This is a collection of essays which attack the myths of the Kosovo war. Essayists include John Pilger, Philip Hammond, Diana Johnstone, Edward S. Herman and David Peterson, Nicos Raptis, Thomas Deichman, David Chandler and Mick Hume (a British right wing libertarian).
The subjects the authors analyze include, the Western intervention that was the primary cause of the Balkan wars in the first place; the extreme pro-Nato bias of the so-called International War Crimes Tribunal For The Former Yugoslavia; the efforts of the U.S. military to "work with" the mass media; the effort to "nazify" the Serbs in the Western media; and the evolving nature of warfare in the West.
Probably the best chapters are by Jim Naureckas and Seth Ackerman of Fairness And Accuracy In Reporting (FAIR) and Edward S. Herman and David Peterson on the American media's coverage of the war (Herman and Peterson concentrate on CNN's coverage) and John Pilger and Philip Hammond on the British media's coverage of the war. The subjects discussed in these chapters include, New York Times articles from the 1980's describing mass atrocities in Kosovo by Albanians against Serbs, stories that the Times, along with the rest of the media, forgot as they portrayed the Kosovo conflict as a black and white story that was nothing more than Milosevic, when he came to power in the late 80's, inflicting his barbaric racism against defenseless Albanians; the fact that atrocities and the misery of Kosovar Albanians vastly increased in Kosovo after the bombing began on March 24th; the hysterical anti-Serb racism of the British and American media along with their typically puerile self-righteousness as they urged Nato to attack Serb civillians and civillian infrastructure so that the Serbs's would get a taste of the unique atrocities that their leaders had inflicted upon other people's of the region; the unwillingness of the media to report details about these Nato war crimes; the fact that the Western media paid no attention to the fact that Nato inserted a clause in Appendix B of the Rambouillet accords which called for an exclusively Nato occupation force for Kosovo that would have unlimited access to the rest of Yugoslavia, terminating that nation's sovereignty (all this caused a brief stir in the German media before being quieted by foreign minister Joschka Fischer, as Thomas Deichman shows in his chapter on Germany's reaction to the war); the fact that George Kenney, former chair of the Yugoslav desk at the State Department during the Bush administration, ignored by the media, reported that a state department official had told him that Nato deliberately had deliberately sabotoged the Rambouillet accords; the fact that the Serb parliament had passed a resolution the day before the bombing began, that received scattered attention in the U.S. media, agreeing to an international security presence in Kosovo that would include neutral elements like the United Nations, as opposed to the exclusively Nato occupation force that the U.S. insisted upon; the fact that tens of thousands of Serbs, gypsies, Jews, and other non-Albanians have been ethnically cleansed by the Kosovo Liberation Army since the bombing ended; the fact that war crimes investigators have not been able to find more than between two thousand to three thousand bodies since the war ended, placing serious doubt on Nato's claims of "genocide" and its 10,000 dead figure (or 11,000, Bernard Kouchner's figure).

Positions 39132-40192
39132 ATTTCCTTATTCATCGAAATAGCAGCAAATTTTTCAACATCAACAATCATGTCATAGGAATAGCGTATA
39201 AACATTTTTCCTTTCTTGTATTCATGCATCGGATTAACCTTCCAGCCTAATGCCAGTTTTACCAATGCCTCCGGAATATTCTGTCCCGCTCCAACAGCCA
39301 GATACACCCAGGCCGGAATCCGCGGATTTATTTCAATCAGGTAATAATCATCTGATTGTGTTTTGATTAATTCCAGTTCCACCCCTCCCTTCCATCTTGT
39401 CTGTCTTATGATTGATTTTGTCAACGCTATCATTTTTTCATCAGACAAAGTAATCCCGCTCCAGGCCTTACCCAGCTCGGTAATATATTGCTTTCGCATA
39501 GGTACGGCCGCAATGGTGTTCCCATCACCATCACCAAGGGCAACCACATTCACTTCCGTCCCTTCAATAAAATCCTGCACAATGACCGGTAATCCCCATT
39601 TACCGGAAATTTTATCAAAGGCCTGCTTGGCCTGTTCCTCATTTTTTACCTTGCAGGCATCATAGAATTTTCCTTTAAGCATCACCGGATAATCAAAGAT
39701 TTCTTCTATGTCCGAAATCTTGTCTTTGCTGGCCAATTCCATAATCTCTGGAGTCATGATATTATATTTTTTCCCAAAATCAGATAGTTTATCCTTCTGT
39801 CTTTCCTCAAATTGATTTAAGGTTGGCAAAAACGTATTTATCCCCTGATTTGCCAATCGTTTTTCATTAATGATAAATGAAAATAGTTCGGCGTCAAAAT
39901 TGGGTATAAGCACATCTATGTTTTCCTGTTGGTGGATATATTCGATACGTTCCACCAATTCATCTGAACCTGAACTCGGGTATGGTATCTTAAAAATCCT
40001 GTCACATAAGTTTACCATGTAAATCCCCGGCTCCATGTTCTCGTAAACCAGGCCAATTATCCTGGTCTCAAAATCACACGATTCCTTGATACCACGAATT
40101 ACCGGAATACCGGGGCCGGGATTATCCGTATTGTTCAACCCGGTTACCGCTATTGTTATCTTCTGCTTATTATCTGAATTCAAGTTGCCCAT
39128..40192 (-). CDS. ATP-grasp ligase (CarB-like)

The rest of the book contains some good chapters on the reaction of the media the to the war in Germany, Russia, India, Norway and Greece, where the vast majority of the population opposed the war. Diana Johnstone analyzes the likely imperial motivations for the war and analyzes the media reaction to the war in France, where liberals, like Bernard Henri Levy, were obsessed by the alleged "multiculturalism" of Bosnian Moslems and their city, Sarajevo, in contrast to the barbaric racism of the Serbs, a centerpiece of their drive to distract attention from the harmful economic effects of further European integration and focus on an ideology of anti-racism, anti-chauvanism, anti-isolationism,etc. and smear any opponents of the European Union as automatically being in the same league with Jean Marie Le Pen, the fascist party leader.
On the whole, this is an excellent collection of essays. Not all of them are particularly well written. If you want a more succinct summary of the Kosovo War, try Noam Chomsky's "The New Military Humanism."